Tigers manager Jim Leyland was ejected from Monday’s game after two innings following a bad call in Boston’s three-run bottom of the second.
With a man on second and two outs, Mike Aviles swung and tipped what appeared to be strike three, ending the inning. However, home plate umpire Jeff Nelson couldn’t tell if catcher Gerald Laird caught the ball and looked to first base ump Bill Welke for help. Welke ruled that the ball hit the ground, extending the at-bat. Replays showed that it was a clean catch by Laird, though.
Aviles went on to single, the first of three straight run-scoring hits for Boston that gave the team a 4-1 lead against Doug Fister.
After the inning concluded, Jim Leyland came out to state his case about the ball, likely arguing that Welke at least should have had the ball checked for dirt. When Leyland, Laird and bench coach Gene Lamont continued to argue from the dugout as the third was set to begin, Leyland and Lamont were both ejected, leading to another lengthy Leyland argument on the field.
Of course, we’re always told that instant replay would lengthen games. However, it would have taken about two seconds to identify that this pitch never hit the ground and might have shortened this game by a full 15 minutes, considering that the ensuing rally and Leyland’s argument wouldn’t have taken place.
Marco Estrada and the Blue Jays have agreed to a one-year, $13 million extension with the Blue Jays, reports Jon Morosi of MLB.com. Last night Morosi reported that the sides were near a deal.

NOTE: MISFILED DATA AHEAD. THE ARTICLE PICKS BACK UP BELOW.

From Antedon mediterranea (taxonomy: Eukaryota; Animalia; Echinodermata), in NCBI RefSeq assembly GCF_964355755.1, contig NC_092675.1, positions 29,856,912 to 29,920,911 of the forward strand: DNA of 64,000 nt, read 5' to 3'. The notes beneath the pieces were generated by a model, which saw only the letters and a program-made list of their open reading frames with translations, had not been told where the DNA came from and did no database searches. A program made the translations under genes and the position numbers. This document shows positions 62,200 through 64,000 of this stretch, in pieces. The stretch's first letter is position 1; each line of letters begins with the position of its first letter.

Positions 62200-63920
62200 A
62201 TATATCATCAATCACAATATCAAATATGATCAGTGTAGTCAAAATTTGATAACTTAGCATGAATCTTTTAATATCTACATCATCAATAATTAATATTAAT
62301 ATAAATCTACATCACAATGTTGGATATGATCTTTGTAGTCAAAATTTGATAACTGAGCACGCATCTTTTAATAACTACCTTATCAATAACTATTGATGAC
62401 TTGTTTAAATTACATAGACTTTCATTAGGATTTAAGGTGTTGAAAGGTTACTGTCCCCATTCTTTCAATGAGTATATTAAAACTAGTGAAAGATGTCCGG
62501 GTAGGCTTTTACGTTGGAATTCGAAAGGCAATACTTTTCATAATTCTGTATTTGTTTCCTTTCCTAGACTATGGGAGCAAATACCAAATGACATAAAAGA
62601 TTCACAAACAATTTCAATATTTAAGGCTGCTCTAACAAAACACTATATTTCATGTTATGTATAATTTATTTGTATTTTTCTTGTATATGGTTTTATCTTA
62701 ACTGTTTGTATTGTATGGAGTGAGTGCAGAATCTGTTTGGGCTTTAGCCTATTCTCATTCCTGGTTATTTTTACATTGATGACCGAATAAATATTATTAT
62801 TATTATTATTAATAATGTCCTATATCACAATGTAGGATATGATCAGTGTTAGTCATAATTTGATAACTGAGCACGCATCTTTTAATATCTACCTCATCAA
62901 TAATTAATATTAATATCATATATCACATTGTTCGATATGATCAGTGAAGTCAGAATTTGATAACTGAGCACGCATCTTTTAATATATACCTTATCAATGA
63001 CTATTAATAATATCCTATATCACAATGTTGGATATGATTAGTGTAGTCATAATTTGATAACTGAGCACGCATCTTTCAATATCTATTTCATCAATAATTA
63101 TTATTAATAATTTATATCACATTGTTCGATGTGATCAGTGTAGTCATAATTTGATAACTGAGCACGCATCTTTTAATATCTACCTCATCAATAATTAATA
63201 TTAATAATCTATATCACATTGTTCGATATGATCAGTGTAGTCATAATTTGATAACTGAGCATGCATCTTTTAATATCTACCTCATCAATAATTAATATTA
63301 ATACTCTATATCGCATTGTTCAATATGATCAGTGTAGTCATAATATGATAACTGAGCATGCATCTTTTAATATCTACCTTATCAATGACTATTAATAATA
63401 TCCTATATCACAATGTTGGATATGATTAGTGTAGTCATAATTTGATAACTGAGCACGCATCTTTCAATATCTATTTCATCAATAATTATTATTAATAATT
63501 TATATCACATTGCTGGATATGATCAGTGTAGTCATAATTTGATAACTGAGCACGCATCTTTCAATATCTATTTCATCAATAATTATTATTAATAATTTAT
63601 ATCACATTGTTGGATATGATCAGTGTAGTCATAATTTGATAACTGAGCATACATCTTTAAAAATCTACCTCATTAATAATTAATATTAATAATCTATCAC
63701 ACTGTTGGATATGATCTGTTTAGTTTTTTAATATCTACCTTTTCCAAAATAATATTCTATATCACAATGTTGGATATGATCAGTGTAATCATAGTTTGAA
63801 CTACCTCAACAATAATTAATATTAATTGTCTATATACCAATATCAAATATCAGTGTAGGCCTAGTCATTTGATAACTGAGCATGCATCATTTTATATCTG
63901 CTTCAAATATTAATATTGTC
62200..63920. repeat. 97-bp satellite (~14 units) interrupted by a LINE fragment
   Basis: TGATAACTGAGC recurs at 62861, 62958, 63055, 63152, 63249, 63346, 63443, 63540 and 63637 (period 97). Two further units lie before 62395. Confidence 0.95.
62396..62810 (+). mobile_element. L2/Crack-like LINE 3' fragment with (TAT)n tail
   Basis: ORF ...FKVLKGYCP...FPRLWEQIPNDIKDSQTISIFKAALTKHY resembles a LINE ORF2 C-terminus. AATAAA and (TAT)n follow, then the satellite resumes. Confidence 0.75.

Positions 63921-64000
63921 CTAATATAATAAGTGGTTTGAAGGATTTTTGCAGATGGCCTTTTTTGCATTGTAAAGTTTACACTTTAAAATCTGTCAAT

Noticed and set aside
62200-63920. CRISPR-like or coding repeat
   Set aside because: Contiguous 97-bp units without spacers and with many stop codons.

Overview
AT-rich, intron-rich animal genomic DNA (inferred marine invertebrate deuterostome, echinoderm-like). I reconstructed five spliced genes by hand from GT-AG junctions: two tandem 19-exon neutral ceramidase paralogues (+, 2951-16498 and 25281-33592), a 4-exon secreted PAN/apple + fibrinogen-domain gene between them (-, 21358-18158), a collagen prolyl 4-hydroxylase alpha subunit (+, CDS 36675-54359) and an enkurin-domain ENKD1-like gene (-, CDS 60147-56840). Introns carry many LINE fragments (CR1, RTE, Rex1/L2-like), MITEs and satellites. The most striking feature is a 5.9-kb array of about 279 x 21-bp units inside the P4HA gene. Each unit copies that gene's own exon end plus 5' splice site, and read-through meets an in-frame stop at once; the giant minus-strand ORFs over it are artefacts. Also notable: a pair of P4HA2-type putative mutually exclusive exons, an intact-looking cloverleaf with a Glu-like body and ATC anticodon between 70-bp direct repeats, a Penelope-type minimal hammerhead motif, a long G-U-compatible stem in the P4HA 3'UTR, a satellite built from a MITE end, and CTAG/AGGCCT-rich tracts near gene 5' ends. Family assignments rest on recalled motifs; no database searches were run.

This extension is, functionally, like adding a year on to his old deal, which paid him $26 million for the 2016-17 seasons. As Bill noted last night. while the 34-year-old right-hander has a subpar 4.84 ERA on the season, he has a solid 170/67 K/BB ratio in 176.2 innings this year and has improved in the second half.
Adrian Walker of the Boston Globe reports that the Boston Red Sox will air an anti-racism public service announcement at Fenway Park before their game on September 28. This is part of a large campaign backed by the Sox, the Boston Bruins, Boston Celtics, New England Patriots and New England Revolution “featuring athletes calling on fans to take a stand against racism and hate speech at sports venues.”
This comes in the wake of a group of protesters hanging an anti-racism banner in Fenway Park last week which, in turn came a few months after Adam Jones, like many visiting players of color before him, claimed that racial epithets were hurled at him by fans in the Fenway bleachers.
Red Sox CEO Sam Kennedy tells the globe that the Jones incident is what inspired the PSA campaign:
“When the incidents in May occurred, one of the first things we recognized was sports teams are high-profile, and we have the opportunity to help lead a high-level discussion around this,” he said. “We wanted to take the lead in taking a stand against racism.”